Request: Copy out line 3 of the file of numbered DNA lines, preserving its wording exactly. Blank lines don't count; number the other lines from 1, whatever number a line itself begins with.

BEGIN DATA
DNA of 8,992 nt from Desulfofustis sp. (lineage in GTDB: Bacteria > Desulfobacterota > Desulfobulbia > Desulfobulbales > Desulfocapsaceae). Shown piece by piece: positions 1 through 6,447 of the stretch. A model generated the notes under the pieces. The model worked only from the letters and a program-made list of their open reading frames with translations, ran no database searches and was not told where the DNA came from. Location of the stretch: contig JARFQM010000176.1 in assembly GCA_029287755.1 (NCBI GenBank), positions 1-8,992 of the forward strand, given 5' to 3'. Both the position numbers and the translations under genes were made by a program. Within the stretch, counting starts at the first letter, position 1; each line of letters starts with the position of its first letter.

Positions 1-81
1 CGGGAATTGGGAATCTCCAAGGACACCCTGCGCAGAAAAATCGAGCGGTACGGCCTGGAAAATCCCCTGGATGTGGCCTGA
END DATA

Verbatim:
1 CGGGAATTGGGAATCTCCAAGGACACCCTGCGCAGAAAAATCGAGCGGTACGGCCTGGAAAATCCCCTGGATGTGGCCTGA